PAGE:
1190P - Specificities of lung cancer in never-smoking women

Date 30 September 2012
Event ESMO Congress 2012
Session Poster presentation II
Topics Non-Small-Cell Lung Cancer, Early Stage
Cancer Aetiology, Epidemiology, Prevention
Presenter Julien Mazières
Authors J. Mazières1, I. Rouquette2, B. Lepage2, J. Milia2, P. Validire3, P. Hofman4, M. Beau-Faller5, L. Brouchet2, P. Fouret6
  • 1Thoracic Oncology, CHU Toulouse - Hôpital Larrey, 31400 - toulouse/FR
  • 2Thoracic Oncology, CHU Toulouse - Hôpital Larrey, 31000 - toulouse/FR
  • 3Pathology, Institut Mutualiste Montsouris, 75000 - PAris/FR
  • 4Pathology, CHU Nice, 06000 - Nice/FR
  • 5Pathology, CHU Strasbourg, 67000 - Strasbourg/FR
  • 6Pathologie, APHP-La Salpetrière, 75000 - PAris/FR



Based on epidemiological, clinical, and preclinical data, lung carcinogenesis can be distinctive in women. No clear data is available to help us understand the high rate of tobacco-independent lung cancer in women. We hypothesize that genetic events or hormonal factors might be partly involved in these tobacco-independent lung cancers.


We thus aimed to compare clinical, pathological and biological characteristics of lung cancer in two cohorts of smoking and never smoking women. A population of 140 women (63 never-smokers and 77 former or current smokers) carrying adenocarcinoma issued from our centre and a national collection has been included in this study.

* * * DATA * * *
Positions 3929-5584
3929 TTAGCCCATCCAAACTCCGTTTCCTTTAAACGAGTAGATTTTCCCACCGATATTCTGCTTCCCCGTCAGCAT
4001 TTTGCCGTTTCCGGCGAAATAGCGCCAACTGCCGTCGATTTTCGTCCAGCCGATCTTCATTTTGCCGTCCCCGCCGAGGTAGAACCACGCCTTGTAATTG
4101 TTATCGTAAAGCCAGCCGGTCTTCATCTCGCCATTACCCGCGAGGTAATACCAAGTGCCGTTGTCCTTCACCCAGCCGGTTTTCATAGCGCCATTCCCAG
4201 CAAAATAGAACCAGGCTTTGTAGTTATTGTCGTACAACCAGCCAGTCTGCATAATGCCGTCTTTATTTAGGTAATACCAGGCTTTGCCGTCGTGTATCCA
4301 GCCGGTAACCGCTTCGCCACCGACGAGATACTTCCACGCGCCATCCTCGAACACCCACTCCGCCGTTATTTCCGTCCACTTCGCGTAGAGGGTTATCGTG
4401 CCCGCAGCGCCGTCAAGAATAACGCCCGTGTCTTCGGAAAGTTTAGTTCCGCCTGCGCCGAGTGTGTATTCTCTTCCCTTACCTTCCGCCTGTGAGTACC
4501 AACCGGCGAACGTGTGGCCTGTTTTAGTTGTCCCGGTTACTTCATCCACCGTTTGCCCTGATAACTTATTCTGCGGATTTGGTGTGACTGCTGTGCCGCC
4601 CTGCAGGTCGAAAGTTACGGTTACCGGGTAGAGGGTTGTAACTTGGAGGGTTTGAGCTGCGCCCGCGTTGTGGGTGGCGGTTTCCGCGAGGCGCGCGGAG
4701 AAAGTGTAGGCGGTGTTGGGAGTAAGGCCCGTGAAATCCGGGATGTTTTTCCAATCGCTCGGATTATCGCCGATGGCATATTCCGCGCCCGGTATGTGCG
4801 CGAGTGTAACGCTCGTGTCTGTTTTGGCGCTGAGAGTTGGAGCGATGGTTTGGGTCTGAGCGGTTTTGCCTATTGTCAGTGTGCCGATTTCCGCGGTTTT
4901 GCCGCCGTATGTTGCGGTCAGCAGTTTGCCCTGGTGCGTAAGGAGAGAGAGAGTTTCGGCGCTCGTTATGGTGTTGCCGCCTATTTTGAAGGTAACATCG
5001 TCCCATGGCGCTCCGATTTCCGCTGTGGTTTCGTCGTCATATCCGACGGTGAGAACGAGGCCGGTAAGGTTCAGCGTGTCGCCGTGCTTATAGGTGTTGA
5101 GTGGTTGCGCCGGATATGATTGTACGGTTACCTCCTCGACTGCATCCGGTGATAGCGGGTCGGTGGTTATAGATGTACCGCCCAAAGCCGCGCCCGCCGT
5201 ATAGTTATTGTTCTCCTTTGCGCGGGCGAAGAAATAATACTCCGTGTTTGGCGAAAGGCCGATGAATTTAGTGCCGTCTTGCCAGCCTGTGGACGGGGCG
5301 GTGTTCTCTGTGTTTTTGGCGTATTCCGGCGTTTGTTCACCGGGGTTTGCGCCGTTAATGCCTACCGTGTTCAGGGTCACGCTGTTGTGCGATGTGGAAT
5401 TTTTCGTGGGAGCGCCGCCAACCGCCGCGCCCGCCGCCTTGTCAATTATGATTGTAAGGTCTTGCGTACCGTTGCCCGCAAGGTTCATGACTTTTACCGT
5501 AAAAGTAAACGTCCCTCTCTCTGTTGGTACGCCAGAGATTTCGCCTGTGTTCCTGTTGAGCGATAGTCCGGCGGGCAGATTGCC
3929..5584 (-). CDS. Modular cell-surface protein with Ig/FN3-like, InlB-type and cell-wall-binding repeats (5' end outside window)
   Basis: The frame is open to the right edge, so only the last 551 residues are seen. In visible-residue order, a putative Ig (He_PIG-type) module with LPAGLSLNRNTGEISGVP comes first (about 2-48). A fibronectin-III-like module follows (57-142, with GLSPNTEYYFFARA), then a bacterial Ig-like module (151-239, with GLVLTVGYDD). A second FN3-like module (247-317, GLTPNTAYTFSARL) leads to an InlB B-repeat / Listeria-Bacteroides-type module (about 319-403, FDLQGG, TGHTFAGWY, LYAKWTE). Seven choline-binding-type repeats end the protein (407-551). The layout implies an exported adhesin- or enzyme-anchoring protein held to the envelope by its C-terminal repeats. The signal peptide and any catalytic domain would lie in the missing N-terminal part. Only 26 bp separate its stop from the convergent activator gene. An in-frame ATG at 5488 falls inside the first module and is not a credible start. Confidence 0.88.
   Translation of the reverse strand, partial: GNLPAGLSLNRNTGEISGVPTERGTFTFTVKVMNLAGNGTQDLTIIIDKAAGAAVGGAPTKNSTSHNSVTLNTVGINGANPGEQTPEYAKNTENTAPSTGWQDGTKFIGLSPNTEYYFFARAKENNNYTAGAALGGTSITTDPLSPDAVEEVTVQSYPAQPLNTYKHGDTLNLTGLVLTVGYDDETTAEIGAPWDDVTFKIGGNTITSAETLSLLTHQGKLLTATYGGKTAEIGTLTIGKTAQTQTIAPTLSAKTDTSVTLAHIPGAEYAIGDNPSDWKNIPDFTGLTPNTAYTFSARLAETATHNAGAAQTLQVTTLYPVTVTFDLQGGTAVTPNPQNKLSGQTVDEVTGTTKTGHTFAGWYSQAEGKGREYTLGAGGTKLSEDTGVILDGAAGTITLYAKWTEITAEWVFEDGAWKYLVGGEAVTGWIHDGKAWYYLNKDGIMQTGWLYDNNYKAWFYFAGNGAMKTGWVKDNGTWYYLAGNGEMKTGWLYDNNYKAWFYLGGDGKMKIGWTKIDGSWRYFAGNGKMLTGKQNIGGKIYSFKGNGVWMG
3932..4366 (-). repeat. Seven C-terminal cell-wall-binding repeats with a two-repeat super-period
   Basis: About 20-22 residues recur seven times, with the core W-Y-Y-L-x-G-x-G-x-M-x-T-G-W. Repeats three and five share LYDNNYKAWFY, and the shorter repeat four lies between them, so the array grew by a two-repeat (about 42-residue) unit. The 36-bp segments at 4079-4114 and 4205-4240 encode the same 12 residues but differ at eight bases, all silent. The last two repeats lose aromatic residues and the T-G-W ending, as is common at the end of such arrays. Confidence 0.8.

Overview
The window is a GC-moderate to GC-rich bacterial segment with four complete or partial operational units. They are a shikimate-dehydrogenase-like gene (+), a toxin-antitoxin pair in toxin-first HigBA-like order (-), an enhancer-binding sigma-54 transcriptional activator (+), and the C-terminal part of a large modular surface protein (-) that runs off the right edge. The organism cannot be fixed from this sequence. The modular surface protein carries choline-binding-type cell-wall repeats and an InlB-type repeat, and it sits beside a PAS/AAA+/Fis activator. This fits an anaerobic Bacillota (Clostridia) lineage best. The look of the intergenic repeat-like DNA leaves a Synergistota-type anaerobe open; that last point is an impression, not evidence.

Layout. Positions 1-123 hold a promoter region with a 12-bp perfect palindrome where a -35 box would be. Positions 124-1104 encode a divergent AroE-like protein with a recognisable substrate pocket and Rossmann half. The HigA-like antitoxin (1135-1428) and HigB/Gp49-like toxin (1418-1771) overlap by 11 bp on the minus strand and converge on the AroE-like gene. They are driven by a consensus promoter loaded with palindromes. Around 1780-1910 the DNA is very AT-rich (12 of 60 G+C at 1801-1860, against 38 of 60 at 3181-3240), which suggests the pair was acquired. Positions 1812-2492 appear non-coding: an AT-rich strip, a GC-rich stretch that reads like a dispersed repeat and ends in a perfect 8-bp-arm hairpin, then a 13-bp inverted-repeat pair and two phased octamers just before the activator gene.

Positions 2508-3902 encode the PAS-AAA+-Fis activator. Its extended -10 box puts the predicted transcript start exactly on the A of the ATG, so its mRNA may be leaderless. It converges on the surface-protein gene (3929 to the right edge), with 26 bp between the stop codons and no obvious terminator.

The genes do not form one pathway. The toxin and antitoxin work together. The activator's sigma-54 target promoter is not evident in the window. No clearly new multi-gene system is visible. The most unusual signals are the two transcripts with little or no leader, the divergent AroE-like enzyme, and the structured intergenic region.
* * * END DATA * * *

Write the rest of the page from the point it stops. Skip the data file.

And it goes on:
The non-smoking population was characterized by a higher age (67yrs vs 58.7, p < 0.0001) and a higher frequency of a lepidic component (60.3% vs 37.7 %, p = 0.008) than the smoking patients. We observed a differential genetic alteration repartition in women according to their tobacco status: 50.8% of never-smokers displayed EGFR mutation vs. 10.4% of smokers (p < 0.001). At the opposite KRas mutation was more frequently mutated in smokers (33.8%) than in never-smokers (9.5%, p = 0.001). We also observed a higher percentage of ERα (p = 0.03 by using the breast cancer score) and ER� expression (p = 0.02) for non-smoking patients compared with smoking ones. We found no significant differences for progesterone receptors. Lastly ER expression was correlated with EGFR mutation.


This study suggests that lung cancer occurring in never-smoking women is more frequently associated with EGFR mutation and ER expression, with a correlation between both markers. These findings underline the possibility of therapy in non-smoking-women targeting both hormonal factors and genetic abnormalities.


All authors have declared no conflicts of interest.